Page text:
Total hours saved: No significant saving

Total savings anticipated: Solution cost approx. 20% of the average fee of replacing a riser, around 80% saving.

Submitted by Philip Oliver, Transformational Change Manager. 

Problem statement

Inclement weather, intermittent accessibility and poor control of environment can negatively affect schedule and drive up costs for planned/unplanned activities. Inflexible access solutions are a significant factor that contributes to delays in these scenarios.

Aims

  • Develop an optimised approach to each access situation that ensures safety and maximises tool time.
  • Assure greater integrity and reliability by creating a consistent environment.
  • Challenge conventional approaches to access solutions.

 

 

Method

Each scope is approached with a thorough and detailed focus on identifying the optimum solutions, considering aspects that include the work environment, the nature of the work, avoiding working at height, workface planning, remote operated aerial vehicle (ROAV) usage and area cover. The purchasing of multiple ‘Safezone’ positive pressure habitats ensures that we are not bottlenecked on resources and rapidly deploy the system on our clients’ assets when required.

Impact

Through challenging conventional approaches to access solutions we were able to ensure significant savings on material cost, improved safety and increased tool time.  Project successes have included an 85 percent saving on the inspection of 143 pipe supports and £1.68 million client saving  when using a remote operated aerial vehicle (ROAV) instead of rope access solutions. The use of a ROAV also allowed for avoidance of a three-week shutdown, scaffolding, rope access and over-side working

Total hours saved: Three-week shutdown

Total savings anticipated: £1.68m

Submitted by Philip Oliver, Transformational Change Manager.

Problem Statement

Breaking flanges to physically isolate systems when decommissioning is time intensive and introduces the risk of disturbing asbestos present in compressed asbestos fibre (CAF) type gaskets

Aims

  • Reduce personnel asbestos exposure and minimise the requirement for asbestos removal specialists when breaking flanges during decommissioning.
  • Reduce the time required for providing positive isolations during decommissioning.

Method

To solve the issue, our decommissioning services contract proposed using  the Springlynn system, a self-tapping saddle for draining and venting systems adopted from the water industry.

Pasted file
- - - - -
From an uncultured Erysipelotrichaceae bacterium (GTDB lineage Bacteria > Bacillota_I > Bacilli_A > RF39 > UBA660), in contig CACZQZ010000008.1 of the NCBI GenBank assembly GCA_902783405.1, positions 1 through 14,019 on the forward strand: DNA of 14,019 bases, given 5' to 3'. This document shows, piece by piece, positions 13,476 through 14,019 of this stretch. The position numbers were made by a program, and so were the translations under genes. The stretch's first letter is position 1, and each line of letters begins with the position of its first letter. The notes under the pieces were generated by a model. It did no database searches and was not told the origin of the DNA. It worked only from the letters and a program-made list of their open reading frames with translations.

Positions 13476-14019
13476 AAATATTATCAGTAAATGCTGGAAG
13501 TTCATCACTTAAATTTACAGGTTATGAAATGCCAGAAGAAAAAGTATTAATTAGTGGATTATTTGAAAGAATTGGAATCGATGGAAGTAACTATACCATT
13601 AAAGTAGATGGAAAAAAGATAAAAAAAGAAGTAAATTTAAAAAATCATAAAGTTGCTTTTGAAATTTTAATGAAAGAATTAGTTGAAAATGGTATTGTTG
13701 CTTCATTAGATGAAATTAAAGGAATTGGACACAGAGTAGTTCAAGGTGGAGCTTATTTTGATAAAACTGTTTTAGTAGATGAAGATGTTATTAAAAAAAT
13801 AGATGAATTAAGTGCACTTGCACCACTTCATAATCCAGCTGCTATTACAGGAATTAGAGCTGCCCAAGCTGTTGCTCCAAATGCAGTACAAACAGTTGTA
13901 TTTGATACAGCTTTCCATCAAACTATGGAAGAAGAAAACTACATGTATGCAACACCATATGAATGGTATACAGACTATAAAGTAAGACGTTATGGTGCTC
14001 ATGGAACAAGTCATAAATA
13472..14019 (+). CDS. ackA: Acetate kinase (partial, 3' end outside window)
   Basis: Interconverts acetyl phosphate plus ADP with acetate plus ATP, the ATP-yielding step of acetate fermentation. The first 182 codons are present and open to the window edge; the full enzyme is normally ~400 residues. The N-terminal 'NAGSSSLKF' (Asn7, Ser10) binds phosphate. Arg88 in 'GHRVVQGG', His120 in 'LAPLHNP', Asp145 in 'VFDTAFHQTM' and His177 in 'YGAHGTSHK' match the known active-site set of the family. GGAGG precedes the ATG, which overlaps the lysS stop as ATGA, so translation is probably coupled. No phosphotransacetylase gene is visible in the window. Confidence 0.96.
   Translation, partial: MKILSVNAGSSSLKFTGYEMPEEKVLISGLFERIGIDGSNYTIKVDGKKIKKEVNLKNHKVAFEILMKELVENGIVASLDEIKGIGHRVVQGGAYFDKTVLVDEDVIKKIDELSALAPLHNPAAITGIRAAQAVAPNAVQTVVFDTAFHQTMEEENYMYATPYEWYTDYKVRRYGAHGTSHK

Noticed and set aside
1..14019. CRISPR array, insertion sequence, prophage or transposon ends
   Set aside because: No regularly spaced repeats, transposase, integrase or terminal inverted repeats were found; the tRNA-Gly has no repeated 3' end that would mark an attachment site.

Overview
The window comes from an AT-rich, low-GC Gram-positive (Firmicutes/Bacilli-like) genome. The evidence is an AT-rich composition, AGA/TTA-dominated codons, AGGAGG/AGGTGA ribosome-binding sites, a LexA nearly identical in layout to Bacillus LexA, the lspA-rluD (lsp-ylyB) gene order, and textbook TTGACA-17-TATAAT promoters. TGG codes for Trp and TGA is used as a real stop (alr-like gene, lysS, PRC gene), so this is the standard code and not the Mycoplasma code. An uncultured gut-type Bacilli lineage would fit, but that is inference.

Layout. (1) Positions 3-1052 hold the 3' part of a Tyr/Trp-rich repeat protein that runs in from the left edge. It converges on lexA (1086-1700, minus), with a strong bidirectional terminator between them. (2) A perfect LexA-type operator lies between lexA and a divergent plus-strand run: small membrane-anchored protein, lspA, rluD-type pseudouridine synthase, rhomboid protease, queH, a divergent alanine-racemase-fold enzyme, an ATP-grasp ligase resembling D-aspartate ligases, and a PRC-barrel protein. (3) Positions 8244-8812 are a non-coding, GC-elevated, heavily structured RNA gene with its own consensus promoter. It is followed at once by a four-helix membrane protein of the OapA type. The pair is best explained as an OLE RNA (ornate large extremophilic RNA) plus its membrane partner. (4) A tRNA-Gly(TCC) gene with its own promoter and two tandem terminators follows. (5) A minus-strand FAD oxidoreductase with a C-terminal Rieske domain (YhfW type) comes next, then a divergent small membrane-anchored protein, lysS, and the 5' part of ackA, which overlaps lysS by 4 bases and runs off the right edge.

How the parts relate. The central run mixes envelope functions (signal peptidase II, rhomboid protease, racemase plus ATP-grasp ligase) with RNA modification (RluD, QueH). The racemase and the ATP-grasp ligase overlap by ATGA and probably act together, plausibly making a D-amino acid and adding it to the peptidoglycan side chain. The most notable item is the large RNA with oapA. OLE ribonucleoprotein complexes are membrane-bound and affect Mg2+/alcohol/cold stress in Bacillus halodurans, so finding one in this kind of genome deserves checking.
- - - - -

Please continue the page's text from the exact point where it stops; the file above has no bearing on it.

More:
Impact

The system has been simple to use and can be deployed by someone with no previous training. It removes the need to break flanges but ensures that re-energisation of the pipeline cannot occur. The system eliminates potential risk of exposure from asbestos fibre (CAF) gaskets.

Submitted by Lakshan Saldin

Problem statement

Multinational project needed to run workshop to review issues and  uncertainties with participants from multiple nationalities and across multiple specialisms, taking as little time as possible.

 

Aims

Develop a comprehensive, shared picture of project risk and uncertainty across a diverse group of participants and identify the critical factors affecting project within a very short timescale.

Method

Developed a workshop combining elements of the Delphi technique for developing consensus in expert groups with  an agile estimating methodology to gather diverse views.

Participants worked through a list of keywords and “played” a numbered card for each one, low numbers indicated an insignificant issue and high numbers a significant issue. For issues flagged as significant by one or more participants, a simple consensus based process was used to agree and capture outcomes. Initial output was available the same day.

Impact

The multinational, multilingual project team was able to challenge assumptions, recognise cognitive bias (e.g. anchoring, groupthink) and develop a shared understanding of project issues in a low conflict environment.

Material uncertainties affecting project delivery were identified early on and incorporated into execution plan.

Improved understanding of issues/threats through introduction of new information & perspectives.

Short duration enable participation from normally difficult to get hold of individuals.

Submitted by Philip Oliver (Transformational Change Manager)

Problem statement

Keeping costs of maintaining ageing assets under
control prior to cessation of production (CoP), while maintaining integrity.

Aims

  • Evaluate work scopes to offer alternative solutions to client’s benefit.
  • Reduce maintenance scope of various projects in a late-life asset management context.

Method

As part of ongoing evaluation of work scopes, a